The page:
Cabin fever is real and for some, staying in can quickly lead to boredom and irritability. While cabin fever is not a recognised psychological illness, Medical News Today reports that the physical and emotional effects can significantly affect one’s quality of life. It presents itself as changes in eating habits, sleeping too much, having difficulty concentrating, and changes in grooming, to name a few.
Aside from not being able to physically connect with others, cabin fever can develop from work burnout, financial strain, or limitations that prevent you from participating in activities that you find meaningful.
Here are some indoor activities that you may enjoy:
Start Bullet Journaling
This is a creative way to organise your thoughts whether you’re jotting down long-term goals or preparing a weekly to-do list.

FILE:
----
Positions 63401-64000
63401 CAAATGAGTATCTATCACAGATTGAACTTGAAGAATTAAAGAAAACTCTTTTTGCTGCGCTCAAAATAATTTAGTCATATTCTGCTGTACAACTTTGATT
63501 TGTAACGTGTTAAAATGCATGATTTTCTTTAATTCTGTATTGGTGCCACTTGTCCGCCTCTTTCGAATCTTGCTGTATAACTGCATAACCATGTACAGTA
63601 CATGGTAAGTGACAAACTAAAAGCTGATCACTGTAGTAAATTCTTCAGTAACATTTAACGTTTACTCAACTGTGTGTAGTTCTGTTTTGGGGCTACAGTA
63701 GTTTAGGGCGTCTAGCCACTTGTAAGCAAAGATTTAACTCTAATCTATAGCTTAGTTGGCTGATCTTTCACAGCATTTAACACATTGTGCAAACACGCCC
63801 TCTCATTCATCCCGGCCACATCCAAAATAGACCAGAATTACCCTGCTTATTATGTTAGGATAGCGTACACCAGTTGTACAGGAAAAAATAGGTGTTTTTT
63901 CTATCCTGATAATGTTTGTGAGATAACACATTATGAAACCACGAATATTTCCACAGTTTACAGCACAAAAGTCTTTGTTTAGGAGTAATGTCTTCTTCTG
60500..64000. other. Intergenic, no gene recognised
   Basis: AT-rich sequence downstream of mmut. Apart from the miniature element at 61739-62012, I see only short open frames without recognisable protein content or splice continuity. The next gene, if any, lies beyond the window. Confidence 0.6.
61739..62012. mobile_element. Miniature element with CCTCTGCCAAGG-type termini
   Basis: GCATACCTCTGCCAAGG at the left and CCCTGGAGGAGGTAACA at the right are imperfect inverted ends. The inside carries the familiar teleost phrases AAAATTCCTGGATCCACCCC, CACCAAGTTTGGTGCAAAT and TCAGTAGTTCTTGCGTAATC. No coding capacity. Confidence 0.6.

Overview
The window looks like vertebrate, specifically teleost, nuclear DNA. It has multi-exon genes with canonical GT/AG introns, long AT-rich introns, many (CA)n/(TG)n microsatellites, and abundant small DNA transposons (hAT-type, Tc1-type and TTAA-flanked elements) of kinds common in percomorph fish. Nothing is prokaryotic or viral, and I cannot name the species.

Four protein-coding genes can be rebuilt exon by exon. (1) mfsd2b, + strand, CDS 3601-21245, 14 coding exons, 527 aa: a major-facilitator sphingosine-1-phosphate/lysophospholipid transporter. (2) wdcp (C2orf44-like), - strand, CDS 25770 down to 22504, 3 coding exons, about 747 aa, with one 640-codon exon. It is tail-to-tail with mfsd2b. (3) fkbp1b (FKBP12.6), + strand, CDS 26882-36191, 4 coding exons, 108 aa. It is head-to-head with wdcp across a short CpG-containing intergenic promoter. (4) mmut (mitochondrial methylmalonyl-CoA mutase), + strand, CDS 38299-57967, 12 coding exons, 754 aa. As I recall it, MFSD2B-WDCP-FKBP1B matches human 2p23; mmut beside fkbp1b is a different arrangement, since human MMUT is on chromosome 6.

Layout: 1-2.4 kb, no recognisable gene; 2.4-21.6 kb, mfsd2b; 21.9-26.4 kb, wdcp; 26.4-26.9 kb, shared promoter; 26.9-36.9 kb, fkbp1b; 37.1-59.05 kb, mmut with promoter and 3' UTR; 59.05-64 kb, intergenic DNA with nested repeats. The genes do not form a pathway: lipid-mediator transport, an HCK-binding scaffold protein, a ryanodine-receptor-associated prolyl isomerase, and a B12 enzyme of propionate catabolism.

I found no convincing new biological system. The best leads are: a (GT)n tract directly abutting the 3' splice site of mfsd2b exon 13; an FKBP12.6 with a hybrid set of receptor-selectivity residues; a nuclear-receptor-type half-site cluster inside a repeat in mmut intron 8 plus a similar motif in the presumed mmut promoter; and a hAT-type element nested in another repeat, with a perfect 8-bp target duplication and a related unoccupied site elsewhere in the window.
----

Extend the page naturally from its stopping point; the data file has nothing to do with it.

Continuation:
What better way to prepare for your next holiday than learning a foreign language? Score points for every correct answer, and compete with learners across the globe to receive winner badges, the more you learn.
Engage in a childhood hobby or interest
Have you ever wanted to be a dancer? Take virtual dance lessons. Have you longed to play a musical instrument? It’s never too late. Treat your inner child to activities that you wanted to do as a child.
Improve your gardening skills
What if all you did was plant a seed and consistently cared for it? That would be a win for nature and an accomplishment on your part in nurturing growth.
Start a solo fitness challenge
Try planking for two minutes but starting at 30 seconds and adding 3 seconds each day. Learn to do a handstand, the splits or push-ups. What matters most is that you’re having fun while challenging yourself.
Join a puzzle party
Google Arts & Culture has some great options! Choose from easy, medium or difficult puzzles to piece together and complete your own puzzle or invite up to 30 participants to assist you for free. If you’re not fond of puzzles, take a virtual tour of museums and art galleries around the world.
Become a meditator
Meditation apps like Headspace, host courses (both free and premium) to help you lean into mindfulness and become more self-aware. The more you are able to quiet your mind, the better you will be at controlling how you act in relation to what you think.